Overcharged and Over a Barrel
Imagine, if you will, that the interest rate on your auto loan could escalate greatly if you were late on another bill. If that were so, I'm sure many more people would pay cash for a hoopty rather than take on a loan with such an outrageous term.
Would you sign a contract with a clause giving the lender the right to charge you interest on an amount you've already paid off? I bet you would slap the table in outrage and refuse to sign on the bottom line.
And yet every time you sign up for a credit card, that's what you do: You agree that you are willing to be taken advantage of in exchange for the opportunity to buy now and pay later.
But if the Federal Reserve doesn't punk out, it will change some of the table-slapping industry practices governing the way credit card accounts are marketed and managed.
Among proposed regulatory changes expected to be adopted today under the Federal Trade Commission Act, the Truth in Savings Act and the Truth in Lending Act, banks would be banned from increasing the rate on a pre-existing credit card balance except under limited circumstances.
Credit card issuers would be prohibited from taking any money that customers pay over their minimum monthly payment and applying those funds in a way that maximizes what the company gets in interest charges. That rule change relates to people who have one credit card with balances that carry different interest rates. Currently, there's an industry practice that if a customer makes a payment above the minimum, those funds are applied to the balance with the lowest interest rate first. That allows the balance carrying the higher rate to pile up interest charges.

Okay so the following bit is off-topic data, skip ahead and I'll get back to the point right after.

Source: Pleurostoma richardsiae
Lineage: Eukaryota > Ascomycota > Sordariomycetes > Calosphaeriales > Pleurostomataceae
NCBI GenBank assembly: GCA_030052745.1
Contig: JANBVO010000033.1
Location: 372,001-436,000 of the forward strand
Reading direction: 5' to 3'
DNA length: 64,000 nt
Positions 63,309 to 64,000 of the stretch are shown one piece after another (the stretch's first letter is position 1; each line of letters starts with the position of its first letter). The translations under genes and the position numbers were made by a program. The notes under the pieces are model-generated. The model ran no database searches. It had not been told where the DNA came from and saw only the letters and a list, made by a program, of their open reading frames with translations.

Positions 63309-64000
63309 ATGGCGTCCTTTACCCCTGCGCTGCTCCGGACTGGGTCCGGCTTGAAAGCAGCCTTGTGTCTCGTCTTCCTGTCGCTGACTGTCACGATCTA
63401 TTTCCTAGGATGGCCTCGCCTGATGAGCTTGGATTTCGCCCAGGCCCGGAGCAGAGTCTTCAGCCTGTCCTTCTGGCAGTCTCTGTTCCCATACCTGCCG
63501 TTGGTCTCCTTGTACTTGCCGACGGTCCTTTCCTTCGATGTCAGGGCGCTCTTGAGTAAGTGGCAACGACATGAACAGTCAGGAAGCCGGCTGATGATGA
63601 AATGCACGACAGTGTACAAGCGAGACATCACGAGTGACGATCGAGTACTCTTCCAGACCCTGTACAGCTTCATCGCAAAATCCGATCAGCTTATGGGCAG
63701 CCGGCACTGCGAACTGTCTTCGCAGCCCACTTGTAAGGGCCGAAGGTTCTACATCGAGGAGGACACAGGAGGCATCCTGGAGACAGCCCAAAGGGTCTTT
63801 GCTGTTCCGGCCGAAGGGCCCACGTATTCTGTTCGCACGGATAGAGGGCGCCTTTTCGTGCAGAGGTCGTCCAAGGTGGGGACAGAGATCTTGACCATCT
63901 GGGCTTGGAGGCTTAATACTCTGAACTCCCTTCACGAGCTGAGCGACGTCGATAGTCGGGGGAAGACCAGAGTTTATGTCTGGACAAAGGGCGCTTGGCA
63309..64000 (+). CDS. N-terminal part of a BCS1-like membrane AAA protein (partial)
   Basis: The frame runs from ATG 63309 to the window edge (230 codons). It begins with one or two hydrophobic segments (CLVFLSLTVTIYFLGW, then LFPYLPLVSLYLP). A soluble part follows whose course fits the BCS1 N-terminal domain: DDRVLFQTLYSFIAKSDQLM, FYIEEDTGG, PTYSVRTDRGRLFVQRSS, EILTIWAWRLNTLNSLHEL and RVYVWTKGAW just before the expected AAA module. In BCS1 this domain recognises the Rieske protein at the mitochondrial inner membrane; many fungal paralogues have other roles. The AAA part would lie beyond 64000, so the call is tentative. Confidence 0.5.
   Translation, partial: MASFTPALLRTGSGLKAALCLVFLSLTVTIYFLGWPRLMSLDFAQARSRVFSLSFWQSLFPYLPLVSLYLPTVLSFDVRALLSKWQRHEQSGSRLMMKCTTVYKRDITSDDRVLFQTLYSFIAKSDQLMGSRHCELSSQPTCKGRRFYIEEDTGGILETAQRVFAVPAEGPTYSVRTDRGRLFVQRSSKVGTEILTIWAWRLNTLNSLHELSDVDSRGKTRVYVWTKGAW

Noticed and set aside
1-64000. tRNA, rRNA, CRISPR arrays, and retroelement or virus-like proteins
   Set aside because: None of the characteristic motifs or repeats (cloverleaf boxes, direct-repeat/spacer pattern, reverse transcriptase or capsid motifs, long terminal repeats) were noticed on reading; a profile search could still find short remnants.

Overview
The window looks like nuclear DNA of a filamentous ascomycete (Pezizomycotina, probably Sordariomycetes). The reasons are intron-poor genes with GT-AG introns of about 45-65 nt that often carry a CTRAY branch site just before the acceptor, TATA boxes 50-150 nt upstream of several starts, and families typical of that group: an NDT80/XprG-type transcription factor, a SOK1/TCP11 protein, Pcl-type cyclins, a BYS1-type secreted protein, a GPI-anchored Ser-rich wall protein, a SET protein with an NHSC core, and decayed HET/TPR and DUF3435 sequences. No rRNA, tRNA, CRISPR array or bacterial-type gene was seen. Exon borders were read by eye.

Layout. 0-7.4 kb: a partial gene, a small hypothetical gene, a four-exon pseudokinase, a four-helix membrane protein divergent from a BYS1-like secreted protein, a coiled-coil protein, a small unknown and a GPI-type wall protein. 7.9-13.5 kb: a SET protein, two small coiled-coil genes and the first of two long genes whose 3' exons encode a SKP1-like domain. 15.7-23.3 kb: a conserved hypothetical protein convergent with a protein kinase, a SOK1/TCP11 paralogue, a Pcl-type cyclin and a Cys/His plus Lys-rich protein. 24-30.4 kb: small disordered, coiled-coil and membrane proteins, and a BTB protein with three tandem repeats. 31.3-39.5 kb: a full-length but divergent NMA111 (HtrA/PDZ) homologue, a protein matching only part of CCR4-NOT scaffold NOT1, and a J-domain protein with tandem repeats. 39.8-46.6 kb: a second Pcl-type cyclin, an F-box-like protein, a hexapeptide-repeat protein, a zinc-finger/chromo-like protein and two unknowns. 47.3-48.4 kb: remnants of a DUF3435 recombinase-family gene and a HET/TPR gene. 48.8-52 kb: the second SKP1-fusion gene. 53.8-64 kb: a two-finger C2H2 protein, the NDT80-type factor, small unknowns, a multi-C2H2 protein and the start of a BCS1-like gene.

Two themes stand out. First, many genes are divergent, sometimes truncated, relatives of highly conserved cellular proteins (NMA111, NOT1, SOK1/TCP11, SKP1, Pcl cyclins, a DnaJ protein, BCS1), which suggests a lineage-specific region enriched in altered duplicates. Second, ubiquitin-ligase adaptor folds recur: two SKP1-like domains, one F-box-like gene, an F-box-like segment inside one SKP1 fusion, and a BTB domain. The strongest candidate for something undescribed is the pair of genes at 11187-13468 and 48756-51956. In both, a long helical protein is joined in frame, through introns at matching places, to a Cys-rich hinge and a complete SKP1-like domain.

The Federal Reserve may also decide to prohibit banks from imposing interest charges using the "two-cycle" method, where interest is calculated on the balance you carry over the previous two months.
Oh, and get this: If the Fed goes through with the proposed rule changes, banks would be required to provide consumers a reasonable amount of time to make payments.
Take a moment to reflect on the industry practices that now are standard. If I had laid them out as part of a contract that wasn't tied to a credit card, many of you would tighten your brow and probably curse somebody out.
Consumer advocates have been fighting for changes in the credit card industry for years, but consumers haven't made it easy. It's been hard for advocates to make the case for consumer protection when so many people have been willing to accept outrageous terms because it allowed them to get more credit that allowed them to buy more stuff.
So why do we accept as routine these business practices that consumer advocates have long decried as unfair and deceptive?
It's because we are greedy. That's how one of my friends sees it. He's sworn off credit cards.